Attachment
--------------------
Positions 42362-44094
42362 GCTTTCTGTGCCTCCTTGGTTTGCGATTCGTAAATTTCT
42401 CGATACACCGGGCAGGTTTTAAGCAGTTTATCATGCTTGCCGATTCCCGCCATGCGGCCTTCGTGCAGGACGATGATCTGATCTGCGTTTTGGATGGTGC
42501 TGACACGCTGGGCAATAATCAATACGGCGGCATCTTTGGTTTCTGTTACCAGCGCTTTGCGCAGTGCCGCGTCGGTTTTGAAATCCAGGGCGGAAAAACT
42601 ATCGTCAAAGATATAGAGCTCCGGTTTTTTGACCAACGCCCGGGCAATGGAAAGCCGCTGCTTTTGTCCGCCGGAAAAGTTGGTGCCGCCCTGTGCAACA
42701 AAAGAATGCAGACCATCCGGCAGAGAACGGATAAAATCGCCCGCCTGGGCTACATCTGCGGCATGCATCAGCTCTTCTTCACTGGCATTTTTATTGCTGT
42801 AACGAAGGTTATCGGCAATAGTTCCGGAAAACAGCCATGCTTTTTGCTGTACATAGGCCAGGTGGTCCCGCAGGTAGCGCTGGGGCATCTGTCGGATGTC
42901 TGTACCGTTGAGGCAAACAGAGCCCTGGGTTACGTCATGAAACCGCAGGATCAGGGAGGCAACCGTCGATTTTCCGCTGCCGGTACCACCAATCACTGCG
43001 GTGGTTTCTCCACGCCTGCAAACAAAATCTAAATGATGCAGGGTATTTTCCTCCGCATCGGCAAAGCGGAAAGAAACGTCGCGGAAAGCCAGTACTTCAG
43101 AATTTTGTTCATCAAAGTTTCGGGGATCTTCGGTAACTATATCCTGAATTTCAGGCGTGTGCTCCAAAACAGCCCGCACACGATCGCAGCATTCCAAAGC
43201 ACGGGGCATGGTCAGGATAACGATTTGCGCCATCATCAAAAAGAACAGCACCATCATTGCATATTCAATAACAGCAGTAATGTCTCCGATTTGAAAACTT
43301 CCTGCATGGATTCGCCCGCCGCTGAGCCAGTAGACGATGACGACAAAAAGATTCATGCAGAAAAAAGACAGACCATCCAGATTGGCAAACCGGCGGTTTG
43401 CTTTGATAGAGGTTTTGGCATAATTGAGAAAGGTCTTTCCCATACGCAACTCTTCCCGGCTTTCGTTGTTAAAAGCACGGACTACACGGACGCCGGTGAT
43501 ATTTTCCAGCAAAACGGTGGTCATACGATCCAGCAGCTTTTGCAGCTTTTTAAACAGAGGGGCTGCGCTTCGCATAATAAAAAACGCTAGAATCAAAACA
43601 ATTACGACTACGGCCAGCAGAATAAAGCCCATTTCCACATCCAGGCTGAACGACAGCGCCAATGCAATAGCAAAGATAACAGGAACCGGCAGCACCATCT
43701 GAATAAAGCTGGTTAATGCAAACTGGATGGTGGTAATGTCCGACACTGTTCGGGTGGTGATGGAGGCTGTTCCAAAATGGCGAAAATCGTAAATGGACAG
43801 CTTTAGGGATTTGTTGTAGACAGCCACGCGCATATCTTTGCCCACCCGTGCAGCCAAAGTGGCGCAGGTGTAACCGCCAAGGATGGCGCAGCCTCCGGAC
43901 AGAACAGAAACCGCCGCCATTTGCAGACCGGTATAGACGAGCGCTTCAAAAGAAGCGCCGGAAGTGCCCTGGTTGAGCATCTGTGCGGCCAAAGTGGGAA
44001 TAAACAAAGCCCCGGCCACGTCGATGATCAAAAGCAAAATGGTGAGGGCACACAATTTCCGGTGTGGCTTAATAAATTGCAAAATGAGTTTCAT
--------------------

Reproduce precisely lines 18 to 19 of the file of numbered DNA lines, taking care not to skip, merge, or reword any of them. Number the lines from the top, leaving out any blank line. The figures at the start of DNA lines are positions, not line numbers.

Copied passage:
43901 AGAACAGAAACCGCCGCCATTTGCAGACCGGTATAGACGAGCGCTTCAAAAGAAGCGCCGGAAGTGCCCTGGTTGAGCATCTGTGCGGCCAAAGTGGGAA
44001 TAAACAAAGCCCCGGCCACGTCGATGATCAAAAGCAAAATGGTGAGGGCACACAATTTCCGGTGTGGCTTAATAAATTGCAAAATGAGTTTCAT